Relevant Projects

Assistant Professor

Creating quantum states of light of many photons

The need to create quantum states of light, such as entangled photons, arises from their importance in the fields of quantum information and quantum optics. In recent years, quantum cluster states were used in quantum computation, entangled photons were used to demonstrate quantum teleportation, and quantum hyper-dense coding protocols enable breaking the classical limit for information transfer. All these applications require efficient methods for generation of quantum light.

Our project develops new approaches for creating many-photon quantum light, by using recent advances in quantum electrodynamics and quantum optics. These advances are especially promising for creating deterministic, heralded, entangled photon sources.

Irrationality Measures and Polynomial Continued Fractions

Linear recursions with integer coefficients, such as the recursion of the Fibonacci sequence, have been intensely studied over millennia, yet still hide interesting undiscovered mathematics. Such a recursion was used by Apéry in his proof of the irrationality of certain values of the Riemann zeta function. Similar recursions can prove the irrationality of other fundamental constants such as π and e. However, it is not generally known under what conditions a linear recursion can be used to prove irrationality.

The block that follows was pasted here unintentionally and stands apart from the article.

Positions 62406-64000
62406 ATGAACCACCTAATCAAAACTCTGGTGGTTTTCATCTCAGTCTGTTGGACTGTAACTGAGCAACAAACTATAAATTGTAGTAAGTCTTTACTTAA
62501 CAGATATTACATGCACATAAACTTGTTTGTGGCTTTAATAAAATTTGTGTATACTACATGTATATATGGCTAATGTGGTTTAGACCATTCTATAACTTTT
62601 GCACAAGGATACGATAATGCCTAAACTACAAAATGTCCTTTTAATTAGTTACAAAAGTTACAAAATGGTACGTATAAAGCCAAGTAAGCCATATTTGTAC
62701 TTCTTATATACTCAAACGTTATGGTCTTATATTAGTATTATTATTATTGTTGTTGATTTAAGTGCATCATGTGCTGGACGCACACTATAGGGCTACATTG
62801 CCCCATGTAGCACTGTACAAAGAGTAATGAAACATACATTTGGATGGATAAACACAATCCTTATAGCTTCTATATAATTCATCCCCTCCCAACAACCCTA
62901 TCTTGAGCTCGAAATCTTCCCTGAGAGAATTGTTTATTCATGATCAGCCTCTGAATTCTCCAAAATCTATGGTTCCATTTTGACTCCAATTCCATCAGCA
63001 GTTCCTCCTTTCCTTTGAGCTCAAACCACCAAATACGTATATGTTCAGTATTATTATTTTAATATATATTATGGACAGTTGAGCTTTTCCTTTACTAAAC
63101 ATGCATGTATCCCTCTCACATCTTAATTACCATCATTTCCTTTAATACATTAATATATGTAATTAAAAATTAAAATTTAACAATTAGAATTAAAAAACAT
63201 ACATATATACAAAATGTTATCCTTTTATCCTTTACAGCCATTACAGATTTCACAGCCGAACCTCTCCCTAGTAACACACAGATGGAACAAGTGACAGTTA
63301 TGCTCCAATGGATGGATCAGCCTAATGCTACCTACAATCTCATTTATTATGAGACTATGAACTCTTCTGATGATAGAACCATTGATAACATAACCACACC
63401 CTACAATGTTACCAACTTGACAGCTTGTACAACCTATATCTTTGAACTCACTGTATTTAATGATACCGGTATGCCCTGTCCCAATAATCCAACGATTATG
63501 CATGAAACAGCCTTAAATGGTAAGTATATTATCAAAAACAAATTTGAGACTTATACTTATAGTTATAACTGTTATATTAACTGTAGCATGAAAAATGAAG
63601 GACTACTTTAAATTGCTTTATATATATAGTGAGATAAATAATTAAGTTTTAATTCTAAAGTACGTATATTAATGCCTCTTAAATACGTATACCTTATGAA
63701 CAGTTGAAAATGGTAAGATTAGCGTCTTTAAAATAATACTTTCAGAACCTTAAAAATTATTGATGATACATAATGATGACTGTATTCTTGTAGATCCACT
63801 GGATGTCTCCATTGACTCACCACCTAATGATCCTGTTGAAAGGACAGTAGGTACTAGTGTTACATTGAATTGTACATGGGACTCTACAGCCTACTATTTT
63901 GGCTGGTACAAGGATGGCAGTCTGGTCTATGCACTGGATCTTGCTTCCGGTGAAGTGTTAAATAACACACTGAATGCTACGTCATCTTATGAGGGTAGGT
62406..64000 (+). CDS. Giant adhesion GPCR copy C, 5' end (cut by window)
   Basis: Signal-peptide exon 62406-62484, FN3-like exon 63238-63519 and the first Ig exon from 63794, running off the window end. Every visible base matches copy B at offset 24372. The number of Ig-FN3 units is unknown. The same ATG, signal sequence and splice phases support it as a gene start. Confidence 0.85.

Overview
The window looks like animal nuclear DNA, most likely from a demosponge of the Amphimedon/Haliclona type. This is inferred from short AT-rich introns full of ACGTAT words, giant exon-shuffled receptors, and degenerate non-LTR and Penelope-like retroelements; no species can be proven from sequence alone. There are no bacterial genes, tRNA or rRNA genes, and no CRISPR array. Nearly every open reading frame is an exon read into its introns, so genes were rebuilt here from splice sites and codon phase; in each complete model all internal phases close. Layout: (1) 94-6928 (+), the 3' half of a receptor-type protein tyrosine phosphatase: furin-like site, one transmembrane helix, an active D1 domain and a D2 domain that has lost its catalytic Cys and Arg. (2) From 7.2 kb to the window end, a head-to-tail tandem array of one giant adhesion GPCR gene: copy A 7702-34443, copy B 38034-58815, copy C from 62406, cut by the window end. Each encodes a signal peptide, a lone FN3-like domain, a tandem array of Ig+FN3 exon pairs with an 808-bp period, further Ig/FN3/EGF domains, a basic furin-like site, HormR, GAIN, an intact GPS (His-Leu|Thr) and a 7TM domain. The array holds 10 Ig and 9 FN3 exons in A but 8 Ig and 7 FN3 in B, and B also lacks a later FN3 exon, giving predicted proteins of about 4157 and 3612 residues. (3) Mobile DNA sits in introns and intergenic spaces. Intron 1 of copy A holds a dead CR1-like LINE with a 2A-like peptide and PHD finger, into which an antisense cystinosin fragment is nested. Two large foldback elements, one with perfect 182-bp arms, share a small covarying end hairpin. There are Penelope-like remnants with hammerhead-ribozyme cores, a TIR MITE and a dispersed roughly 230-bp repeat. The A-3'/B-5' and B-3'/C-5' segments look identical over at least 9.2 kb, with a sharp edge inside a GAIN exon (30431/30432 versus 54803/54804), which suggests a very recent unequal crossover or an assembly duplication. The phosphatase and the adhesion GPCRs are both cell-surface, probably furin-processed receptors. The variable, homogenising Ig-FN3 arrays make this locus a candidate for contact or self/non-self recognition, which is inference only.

Our project develops new hypotheses and proofs for linear recursions. Specifically, we generalize Apéry’s work, finding the conditions for which similar recursions can be used to prove irrationality.

Looking forward, we would like to search for a wider theory on sequences created by any linear recursion with integer coefficients. Such results can help develop systematic algorithms for finding formulas for fundamental constants and contribute to ongoing efforts to answer open questions like proving the irrationality of values of the Reimann zeta function (e.g., ζ(5)).

The Ramanujan Machine: Auto-Generated Conjectures on Fundamental Constants

Fundamental mathematical constants like e and π are ubiquitous in diverse fields of science, from abstract mathematics to physics and biology. For centuries, new formulas relating fundamental constants have been scarce and usually discovered sporadically.

Our project develops systematic approaches to leverages algorithms for deriving formulas for fundamental constants and help reveal their underlying structure.

This research reverses the conventional approach of sequential logic in formal proofs. Instead, our algorithms utilize numerical data to unveil mathematical structures, trying to play the role of intuition of great mathematicians of the past to find leads for future research.